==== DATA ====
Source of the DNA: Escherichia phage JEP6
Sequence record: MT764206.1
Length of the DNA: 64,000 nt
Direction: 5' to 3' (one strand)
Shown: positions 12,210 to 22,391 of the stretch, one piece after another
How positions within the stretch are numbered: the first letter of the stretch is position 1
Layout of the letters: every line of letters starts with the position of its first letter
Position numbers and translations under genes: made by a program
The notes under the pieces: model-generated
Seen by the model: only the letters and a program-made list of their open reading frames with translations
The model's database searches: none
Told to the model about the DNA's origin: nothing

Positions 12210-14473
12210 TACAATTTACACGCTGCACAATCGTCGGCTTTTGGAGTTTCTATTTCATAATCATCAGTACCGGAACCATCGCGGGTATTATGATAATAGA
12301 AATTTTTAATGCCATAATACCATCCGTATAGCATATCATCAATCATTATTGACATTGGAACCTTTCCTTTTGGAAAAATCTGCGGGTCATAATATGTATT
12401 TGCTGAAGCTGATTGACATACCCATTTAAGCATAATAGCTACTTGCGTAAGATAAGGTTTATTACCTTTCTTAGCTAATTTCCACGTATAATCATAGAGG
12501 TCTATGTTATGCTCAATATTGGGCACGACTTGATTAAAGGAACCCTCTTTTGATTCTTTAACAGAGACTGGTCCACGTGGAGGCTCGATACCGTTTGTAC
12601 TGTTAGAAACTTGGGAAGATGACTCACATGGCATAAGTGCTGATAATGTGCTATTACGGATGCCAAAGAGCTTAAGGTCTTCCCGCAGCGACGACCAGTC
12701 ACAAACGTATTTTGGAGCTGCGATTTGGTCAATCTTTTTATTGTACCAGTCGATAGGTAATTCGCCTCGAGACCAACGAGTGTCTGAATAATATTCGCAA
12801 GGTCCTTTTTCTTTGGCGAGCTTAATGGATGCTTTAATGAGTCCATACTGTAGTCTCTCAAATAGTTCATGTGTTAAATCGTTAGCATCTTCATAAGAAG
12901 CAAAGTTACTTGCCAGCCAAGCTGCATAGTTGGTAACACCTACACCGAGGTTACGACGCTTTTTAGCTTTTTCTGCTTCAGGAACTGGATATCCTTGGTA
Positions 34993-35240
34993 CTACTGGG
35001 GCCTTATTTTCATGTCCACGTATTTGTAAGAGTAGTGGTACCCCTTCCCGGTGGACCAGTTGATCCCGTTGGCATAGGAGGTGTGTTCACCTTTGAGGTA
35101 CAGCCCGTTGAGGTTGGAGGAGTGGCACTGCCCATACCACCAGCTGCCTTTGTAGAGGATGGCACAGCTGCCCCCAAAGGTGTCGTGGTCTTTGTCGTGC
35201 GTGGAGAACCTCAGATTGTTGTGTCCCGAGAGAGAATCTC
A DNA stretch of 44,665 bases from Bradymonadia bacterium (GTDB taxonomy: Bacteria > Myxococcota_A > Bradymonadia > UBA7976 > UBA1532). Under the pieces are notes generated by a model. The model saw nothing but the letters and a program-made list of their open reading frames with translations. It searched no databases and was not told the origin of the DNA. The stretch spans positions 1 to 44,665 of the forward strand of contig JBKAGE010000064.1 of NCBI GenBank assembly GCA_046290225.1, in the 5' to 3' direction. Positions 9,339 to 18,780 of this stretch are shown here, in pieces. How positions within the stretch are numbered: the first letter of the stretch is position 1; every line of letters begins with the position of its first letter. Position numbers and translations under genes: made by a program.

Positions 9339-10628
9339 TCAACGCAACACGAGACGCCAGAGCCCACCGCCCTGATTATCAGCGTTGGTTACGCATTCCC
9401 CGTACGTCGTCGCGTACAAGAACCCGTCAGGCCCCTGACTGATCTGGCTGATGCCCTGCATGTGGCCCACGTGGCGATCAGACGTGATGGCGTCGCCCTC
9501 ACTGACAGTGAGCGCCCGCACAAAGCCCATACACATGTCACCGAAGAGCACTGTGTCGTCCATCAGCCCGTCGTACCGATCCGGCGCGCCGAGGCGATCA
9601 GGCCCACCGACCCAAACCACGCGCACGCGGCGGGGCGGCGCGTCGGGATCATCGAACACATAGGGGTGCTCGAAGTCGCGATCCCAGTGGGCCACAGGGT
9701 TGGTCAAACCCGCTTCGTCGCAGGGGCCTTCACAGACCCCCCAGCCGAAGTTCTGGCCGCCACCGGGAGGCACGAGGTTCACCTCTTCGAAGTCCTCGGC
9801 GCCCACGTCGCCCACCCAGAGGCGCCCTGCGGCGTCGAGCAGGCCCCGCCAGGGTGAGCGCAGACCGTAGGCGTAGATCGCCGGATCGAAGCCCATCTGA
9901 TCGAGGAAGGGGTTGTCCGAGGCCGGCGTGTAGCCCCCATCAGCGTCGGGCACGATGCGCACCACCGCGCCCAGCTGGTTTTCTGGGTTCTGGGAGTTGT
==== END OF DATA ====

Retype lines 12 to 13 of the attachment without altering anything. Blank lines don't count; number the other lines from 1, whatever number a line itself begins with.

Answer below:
Told to the model about the DNA's origin: nothing

Positions 12210-14473